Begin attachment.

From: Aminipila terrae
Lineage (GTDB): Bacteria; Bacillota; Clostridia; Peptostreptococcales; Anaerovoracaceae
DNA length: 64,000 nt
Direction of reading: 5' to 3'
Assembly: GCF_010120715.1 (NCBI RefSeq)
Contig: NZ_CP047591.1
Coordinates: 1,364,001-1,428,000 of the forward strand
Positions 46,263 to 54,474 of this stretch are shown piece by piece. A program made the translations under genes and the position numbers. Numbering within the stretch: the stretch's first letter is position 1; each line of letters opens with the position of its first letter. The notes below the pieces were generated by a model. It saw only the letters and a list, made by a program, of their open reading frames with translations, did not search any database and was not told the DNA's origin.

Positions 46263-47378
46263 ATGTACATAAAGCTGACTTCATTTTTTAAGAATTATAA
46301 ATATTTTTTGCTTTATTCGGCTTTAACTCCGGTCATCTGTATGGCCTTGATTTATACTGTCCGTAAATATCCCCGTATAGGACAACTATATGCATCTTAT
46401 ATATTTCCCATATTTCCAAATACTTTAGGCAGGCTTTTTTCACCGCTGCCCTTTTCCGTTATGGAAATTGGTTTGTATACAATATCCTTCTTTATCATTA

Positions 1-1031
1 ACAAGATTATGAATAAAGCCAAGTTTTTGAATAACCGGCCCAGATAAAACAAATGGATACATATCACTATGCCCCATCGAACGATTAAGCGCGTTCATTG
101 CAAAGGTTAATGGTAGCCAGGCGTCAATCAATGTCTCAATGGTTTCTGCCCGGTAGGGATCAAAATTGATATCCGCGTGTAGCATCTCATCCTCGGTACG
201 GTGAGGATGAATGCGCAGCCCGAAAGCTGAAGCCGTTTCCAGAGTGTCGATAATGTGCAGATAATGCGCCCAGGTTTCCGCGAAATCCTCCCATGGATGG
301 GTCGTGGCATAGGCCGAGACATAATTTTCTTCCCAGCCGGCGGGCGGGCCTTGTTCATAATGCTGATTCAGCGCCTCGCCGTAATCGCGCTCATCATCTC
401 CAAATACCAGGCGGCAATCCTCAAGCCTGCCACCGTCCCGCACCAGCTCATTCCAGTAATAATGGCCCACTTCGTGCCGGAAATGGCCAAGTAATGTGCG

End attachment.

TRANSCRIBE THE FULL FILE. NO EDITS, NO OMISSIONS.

From: Aminipila terrae
Lineage (GTDB): Bacteria; Bacillota; Clostridia; Peptostreptococcales; Anaerovoracaceae
DNA length: 64,000 nt
Direction of reading: 5' to 3'
Assembly: GCF_010120715.1 (NCBI RefSeq)
Contig: NZ_CP047591.1
Coordinates: 1,364,001-1,428,000 of the forward strand
Positions 46,263 to 54,474 of this stretch are shown piece by piece. A program made the translations under genes and the position numbers. Numbering within the stretch: the stretch's first letter is position 1; each line of letters opens with the position of its first letter. The notes below the pieces were generated by a model. It saw only the letters and a list, made by a program, of their open reading frames with translations, did not search any database and was not told the DNA's origin.

Positions 46263-47378
46263 ATGTACATAAAGCTGACTTCATTTTTTAAGAATTATAA
46301 ATATTTTTTGCTTTATTCGGCTTTAACTCCGGTCATCTGTATGGCCTTGATTTATACTGTCCGTAAATATCCCCGTATAGGACAACTATATGCATCTTAT
46401 ATATTTCCCATATTTCCAAATACTTTAGGCAGGCTTTTTTCACCGCTGCCCTTTTCCGTTATGGAAATTGGTTTGTATACAATATCCTTCTTTATCATTA

Positions 1-1031
1 ACAAGATTATGAATAAAGCCAAGTTTTTGAATAACCGGCCCAGATAAAACAAATGGATACATATCACTATGCCCCATCGAACGATTAAGCGCGTTCATTG
101 CAAAGGTTAATGGTAGCCAGGCGTCAATCAATGTCTCAATGGTTTCTGCCCGGTAGGGATCAAAATTGATATCCGCGTGTAGCATCTCATCCTCGGTACG
201 GTGAGGATGAATGCGCAGCCCGAAAGCTGAAGCCGTTTCCAGAGTGTCGATAATGTGCAGATAATGCGCCCAGGTTTCCGCGAAATCCTCCCATGGATGG
301 GTCGTGGCATAGGCCGAGACATAATTTTCTTCCCAGCCGGCGGGCGGGCCTTGTTCATAATGCTGATTCAGCGCCTCGCCGTAATCGCGCTCATCATCTC
401 CAAATACCAGGCGGCAATCCTCAAGCCTGCCACCGTCCCGCACCAGCTCATTCCAGTAATAATGGCCCACTTCGTGCCGGAAATGGCCAAGTAATGTGCG